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Penelope (2006)

DVD Cover (Summit Entertainment)
Comedy, Fantasy Comedy, Romantic Comedy
Mark Palansky Mark Palansky
Richard E. Grant Richard E. Grant
Catherine O'Hara Catherine O'Hara
Nick Prideaux Nick Prideaux
Michael Feast Michael Feast
Christina Ricci Christina Ricci

6.8 / 10 - Overall Rating

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Review by Crispy
Added: June 14, 2010
Considering Penelope stars one Christina Ricci, I'm sure it's no surprise to anyone that I would see it eventually, even if the genre is not my usual cup of tea. What is fairly surprising is the fact that I liked it as much as I did.

Way back in the day, a noble blueblood fell in love with one of his servants. Upon telling his family that they plan to wed, they laugh in his face and guide him to a more appropriate bride. Meanwhile, the heartbroken girl throws herself off a cliff. In a fit of rage, the girl's mother, who just so happens to be a witch, curses the Wilhelm family, stating the next girl will be born with the features of a pig, and will remain that way until one of her own kind falls in love with her. As it turned out, the Wilhelm wives birthed only boys for the next five generations, until Penelope is born. Her parents do their best to keep her away from the prying eyes of the media, but when a tabloid reporter catches a glimpse, thought not a picture, of the girl, they fake her death to keep the questions at bay. A logical course of action. At any rate, as Penelope grows into a woman, her mother is obsessed with finding her a groom. Typically this involves the man catching one look at the poor girl, jumping through the window, and running for their lives before the butler chases him down, tackles the would-be groom, and forces him to sign a gag order. That is, until Edward Venderman is able to outrun the butler, and tells the police about the "monster girl". Naturally, the story nets him a night in a cell and the tabloids going crazy over this celebrity's mental state; but it also catches the attention of Lemon, the reporter who caught that small sight of Penelope so long ago. Likewise, he also lost his reputation, and an eye, to that chance encounter, so the two set out to prove their claims correct. In order to pull their plan off, they enlist Max Campion, a down on his luck blueblood that bled his wealth away on a gambling addiction; for a healthy financial reward, he introduces himself to the girl so he can snag a picture with a hidden camera. Their scheme doesn't quite go according to plan when Max is seemingly able to see past her face, but the man has his own share of secrets.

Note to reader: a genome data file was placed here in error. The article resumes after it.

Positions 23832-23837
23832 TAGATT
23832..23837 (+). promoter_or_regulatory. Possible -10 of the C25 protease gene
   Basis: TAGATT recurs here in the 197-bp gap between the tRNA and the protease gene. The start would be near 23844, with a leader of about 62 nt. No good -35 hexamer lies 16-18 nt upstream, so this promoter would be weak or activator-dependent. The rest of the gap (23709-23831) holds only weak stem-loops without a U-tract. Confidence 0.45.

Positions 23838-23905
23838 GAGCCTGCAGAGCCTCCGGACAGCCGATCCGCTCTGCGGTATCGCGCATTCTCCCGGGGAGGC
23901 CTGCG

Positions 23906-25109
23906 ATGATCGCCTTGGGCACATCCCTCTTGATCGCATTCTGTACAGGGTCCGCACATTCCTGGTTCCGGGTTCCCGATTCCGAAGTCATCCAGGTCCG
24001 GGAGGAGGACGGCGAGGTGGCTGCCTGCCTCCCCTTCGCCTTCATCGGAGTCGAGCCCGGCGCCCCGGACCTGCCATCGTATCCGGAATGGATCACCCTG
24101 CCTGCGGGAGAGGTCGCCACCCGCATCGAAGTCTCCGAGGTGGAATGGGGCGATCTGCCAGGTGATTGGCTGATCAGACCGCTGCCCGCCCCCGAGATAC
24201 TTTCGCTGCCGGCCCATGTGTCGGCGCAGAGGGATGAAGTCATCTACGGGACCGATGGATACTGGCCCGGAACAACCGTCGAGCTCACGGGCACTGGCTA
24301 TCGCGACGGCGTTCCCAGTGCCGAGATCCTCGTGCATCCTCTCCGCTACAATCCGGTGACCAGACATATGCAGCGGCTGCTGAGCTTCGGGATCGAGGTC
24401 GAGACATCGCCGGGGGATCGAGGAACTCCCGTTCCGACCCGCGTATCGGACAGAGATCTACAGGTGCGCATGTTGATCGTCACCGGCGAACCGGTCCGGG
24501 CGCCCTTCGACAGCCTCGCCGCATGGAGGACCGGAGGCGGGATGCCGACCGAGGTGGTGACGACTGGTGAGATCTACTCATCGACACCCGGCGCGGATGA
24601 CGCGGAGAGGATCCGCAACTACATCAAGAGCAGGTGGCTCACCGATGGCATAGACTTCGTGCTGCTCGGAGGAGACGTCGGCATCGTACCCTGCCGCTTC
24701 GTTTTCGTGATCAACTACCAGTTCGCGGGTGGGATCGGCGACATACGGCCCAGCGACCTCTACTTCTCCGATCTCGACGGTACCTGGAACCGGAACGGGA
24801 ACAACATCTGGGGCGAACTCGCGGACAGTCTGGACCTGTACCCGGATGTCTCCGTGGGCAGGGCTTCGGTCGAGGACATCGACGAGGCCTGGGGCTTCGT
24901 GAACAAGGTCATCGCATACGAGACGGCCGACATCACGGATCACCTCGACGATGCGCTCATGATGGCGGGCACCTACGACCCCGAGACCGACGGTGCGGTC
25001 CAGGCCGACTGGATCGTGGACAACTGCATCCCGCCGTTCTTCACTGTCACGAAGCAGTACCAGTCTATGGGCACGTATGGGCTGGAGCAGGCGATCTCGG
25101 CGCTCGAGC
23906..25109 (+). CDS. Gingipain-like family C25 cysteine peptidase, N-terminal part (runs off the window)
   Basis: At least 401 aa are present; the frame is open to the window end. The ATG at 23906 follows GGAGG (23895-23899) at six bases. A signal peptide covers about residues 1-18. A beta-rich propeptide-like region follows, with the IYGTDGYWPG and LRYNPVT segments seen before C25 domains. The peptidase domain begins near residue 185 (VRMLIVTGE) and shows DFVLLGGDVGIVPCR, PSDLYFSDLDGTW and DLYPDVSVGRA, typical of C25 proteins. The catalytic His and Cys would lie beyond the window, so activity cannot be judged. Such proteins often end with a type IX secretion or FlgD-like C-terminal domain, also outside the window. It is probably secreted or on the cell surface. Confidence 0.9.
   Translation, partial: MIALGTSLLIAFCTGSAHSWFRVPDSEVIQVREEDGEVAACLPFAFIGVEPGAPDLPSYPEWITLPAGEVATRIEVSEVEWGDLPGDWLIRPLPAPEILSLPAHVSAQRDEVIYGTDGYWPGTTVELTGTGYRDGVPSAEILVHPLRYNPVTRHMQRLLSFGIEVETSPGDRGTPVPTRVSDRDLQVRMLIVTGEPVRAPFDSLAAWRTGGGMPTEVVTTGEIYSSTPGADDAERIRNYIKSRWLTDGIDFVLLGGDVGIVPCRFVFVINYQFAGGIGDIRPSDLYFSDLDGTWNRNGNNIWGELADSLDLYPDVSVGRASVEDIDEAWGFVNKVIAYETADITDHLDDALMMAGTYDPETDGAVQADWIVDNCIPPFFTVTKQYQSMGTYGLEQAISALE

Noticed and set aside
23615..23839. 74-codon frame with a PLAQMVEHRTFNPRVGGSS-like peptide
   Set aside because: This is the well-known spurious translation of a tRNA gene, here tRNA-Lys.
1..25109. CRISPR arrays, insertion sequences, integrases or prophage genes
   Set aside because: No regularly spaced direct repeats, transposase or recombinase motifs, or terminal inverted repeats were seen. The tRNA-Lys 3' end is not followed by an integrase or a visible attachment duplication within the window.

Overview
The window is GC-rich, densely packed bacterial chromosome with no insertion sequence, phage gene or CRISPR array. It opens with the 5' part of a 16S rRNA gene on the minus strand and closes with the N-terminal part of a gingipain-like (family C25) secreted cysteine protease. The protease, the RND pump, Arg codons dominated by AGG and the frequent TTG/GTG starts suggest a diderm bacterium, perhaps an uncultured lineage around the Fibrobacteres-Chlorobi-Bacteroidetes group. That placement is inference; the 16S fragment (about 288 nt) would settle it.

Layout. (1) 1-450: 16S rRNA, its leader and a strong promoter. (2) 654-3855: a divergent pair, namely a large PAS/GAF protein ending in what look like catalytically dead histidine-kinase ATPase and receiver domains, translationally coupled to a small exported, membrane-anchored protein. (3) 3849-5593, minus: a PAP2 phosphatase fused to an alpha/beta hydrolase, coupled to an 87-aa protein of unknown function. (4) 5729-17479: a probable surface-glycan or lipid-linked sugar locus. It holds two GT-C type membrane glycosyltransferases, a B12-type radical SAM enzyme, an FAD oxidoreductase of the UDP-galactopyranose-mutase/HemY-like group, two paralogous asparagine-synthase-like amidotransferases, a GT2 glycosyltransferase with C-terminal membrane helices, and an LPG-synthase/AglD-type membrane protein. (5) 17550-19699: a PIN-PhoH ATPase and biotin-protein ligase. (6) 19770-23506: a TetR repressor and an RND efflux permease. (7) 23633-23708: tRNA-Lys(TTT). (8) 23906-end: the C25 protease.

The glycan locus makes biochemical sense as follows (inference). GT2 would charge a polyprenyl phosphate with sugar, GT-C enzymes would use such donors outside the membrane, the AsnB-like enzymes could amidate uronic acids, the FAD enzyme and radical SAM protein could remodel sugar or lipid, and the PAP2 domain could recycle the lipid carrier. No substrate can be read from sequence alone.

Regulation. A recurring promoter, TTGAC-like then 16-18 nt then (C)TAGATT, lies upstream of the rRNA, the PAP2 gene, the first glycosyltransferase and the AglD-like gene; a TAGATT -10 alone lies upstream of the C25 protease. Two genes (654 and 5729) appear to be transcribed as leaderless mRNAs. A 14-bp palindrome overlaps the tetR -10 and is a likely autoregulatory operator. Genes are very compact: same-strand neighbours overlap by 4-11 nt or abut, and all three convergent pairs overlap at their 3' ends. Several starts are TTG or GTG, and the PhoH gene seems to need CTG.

While at first glance this may seem like every other romantic comedy ever released, and while technically, it pretty much is, there is a healthy dose of black comedy injected to keep things interesting. Especially from our leading lady. Obviously, having guys running for the hills at the very sight of your face day in and day out is going to play hell on your self esteem, and Penelope has developed a finely tuned sense of sarcasm to mask her depression. Her mother's unwavering obsession with fixing her face only exacerbates it. Likewise, the story itself is absolutely dripping with this off-color humor; I mean, watching some overly preppy snob jump through a window and get run down by a butler wearing bright red sneakers is funny as hell. Plus, the romantic angle is definitely not the main focus on the story. In truth, most of Penelope's external relationships, including Max, her mother, and Annie (Reese Witherspoon's character, a role that is actually a lot smaller than the ads would have you believe) take a backseat to Penelope learning to accept herself.

Further solidifying my unexpected enjoyment of this movie is the performances delivered by our assembled cast. Leading lady Christina Ricci gives an amazing performance through the rollercoaster of emotions Penelope has to deal with: masking her depression with a bitter sarcasm, yet still undeniably filled with hope at every new guy that comes calling. Same goes with Peter Dinklage, who handled Lemon's various changes throughout the film beautifully. Albeit in a much simpler role, Simon Woods also shines as Edward; his over-the-top reactions toward Penelope had me laughing out loud more than once. Truly stealing every scene she was in, however, was Catherine O'Hara as Penelope's mother. The woman is absolutely nuts from start to finish, and O'Hara was more than up to the task of handling her manic personality.

In the end, we have quite the enjoyable black romantic comedy, which is always a nice mixture. And if you're still not sold, realize that this is a movie featuring a midget with an eye patch. Pure gold. 7/10.
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AttnDefDis #1: AttnDefDis - added 06/14/2010, 07:14 PM
It's always nice to see a movie of a non-horror genre reviewed on this site. Especially, one that I enjoy so much. I agree, it is "pure gold". The casting, the cinematography and the writing are all brilliant. My only regret is that Reese Witherspoon didn't have a bigger role. I loved her as the quirky sidekick. This was my introduction to James McAvoy and then almost immediately, I saw him in "Wanted". I didn't even recognize him as the same guy. Christina Ricci is great as always and yes, let's not forget Catherine O'Hara. As you said, she steals every scene and as much as I like her, I always like her best in these roles. Like, Delia Deitz in Beetlejuice. Seriously, good movie.
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